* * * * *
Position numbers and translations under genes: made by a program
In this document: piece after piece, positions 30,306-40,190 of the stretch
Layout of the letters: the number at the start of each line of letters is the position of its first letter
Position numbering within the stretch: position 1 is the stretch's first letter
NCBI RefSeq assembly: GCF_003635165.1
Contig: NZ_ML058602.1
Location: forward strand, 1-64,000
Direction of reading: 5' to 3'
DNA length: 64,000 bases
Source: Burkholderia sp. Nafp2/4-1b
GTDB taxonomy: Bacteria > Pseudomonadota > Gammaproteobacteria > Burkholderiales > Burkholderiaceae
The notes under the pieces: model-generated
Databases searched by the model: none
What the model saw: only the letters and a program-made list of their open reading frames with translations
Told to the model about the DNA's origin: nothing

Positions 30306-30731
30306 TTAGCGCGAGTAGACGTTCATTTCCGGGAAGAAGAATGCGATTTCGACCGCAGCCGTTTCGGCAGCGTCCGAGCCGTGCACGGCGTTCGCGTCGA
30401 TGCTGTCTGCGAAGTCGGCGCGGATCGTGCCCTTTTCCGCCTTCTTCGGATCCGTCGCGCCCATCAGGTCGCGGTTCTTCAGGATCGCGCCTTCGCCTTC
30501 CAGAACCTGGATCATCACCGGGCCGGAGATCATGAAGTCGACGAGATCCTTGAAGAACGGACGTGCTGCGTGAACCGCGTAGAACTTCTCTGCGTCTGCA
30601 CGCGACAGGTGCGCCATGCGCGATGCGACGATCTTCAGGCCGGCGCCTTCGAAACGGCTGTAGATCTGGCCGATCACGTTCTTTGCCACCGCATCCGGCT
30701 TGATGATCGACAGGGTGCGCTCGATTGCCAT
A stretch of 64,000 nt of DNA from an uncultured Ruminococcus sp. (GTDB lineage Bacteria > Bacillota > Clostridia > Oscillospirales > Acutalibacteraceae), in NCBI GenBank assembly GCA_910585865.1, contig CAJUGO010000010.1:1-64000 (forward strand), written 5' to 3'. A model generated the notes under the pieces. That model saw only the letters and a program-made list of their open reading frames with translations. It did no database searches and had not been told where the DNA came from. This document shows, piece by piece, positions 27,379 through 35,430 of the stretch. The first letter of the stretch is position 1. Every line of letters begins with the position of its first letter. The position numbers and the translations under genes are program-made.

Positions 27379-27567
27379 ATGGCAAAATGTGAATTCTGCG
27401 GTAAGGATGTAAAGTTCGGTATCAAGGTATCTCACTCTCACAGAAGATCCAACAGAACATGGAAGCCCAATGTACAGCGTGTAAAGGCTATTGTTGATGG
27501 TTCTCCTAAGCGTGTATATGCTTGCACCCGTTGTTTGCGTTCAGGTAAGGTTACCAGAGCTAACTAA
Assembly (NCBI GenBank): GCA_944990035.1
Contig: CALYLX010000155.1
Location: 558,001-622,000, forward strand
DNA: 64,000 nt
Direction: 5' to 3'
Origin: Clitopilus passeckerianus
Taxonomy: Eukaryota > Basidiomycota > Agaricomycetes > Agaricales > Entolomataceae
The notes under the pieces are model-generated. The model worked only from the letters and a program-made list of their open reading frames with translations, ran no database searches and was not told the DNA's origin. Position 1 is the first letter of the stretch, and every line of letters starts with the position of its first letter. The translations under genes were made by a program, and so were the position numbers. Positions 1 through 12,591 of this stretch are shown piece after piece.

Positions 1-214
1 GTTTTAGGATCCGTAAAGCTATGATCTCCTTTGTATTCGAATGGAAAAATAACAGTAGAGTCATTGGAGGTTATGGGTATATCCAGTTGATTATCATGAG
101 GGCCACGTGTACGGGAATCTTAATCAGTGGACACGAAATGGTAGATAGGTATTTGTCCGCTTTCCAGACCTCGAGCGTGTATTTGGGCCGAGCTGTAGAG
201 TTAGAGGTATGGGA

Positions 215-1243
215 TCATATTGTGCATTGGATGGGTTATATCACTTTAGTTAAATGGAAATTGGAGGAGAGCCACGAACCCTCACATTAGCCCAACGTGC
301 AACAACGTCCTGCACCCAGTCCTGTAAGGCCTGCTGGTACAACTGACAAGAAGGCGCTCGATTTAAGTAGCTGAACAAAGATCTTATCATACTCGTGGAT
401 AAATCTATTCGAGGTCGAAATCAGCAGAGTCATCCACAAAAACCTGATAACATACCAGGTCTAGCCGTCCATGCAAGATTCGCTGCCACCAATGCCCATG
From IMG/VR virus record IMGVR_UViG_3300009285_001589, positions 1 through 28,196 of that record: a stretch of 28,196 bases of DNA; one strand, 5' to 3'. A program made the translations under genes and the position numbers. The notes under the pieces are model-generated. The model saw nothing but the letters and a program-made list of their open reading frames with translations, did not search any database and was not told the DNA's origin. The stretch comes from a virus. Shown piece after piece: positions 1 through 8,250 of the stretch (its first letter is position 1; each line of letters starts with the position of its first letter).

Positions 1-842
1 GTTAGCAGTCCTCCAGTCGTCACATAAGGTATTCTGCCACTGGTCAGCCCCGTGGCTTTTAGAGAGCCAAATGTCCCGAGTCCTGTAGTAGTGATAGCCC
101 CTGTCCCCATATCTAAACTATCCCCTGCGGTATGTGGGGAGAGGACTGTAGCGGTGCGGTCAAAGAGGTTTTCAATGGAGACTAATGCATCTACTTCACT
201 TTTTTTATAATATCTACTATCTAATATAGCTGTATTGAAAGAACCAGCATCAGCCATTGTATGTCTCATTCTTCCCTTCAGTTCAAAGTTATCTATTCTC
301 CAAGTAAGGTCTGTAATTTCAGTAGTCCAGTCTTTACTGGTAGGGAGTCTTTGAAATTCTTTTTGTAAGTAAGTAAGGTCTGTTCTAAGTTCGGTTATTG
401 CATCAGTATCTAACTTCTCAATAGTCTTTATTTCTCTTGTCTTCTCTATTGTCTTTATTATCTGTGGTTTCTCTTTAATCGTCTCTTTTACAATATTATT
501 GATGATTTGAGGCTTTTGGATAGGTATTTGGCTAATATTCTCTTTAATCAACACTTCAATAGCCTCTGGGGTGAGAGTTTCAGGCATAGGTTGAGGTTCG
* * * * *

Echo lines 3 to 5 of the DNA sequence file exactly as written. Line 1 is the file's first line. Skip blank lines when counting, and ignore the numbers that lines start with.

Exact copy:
Layout of the letters: the number at the start of each line of letters is the position of its first letter
Position numbering within the stretch: position 1 is the stretch's first letter
NCBI RefSeq assembly: GCF_003635165.1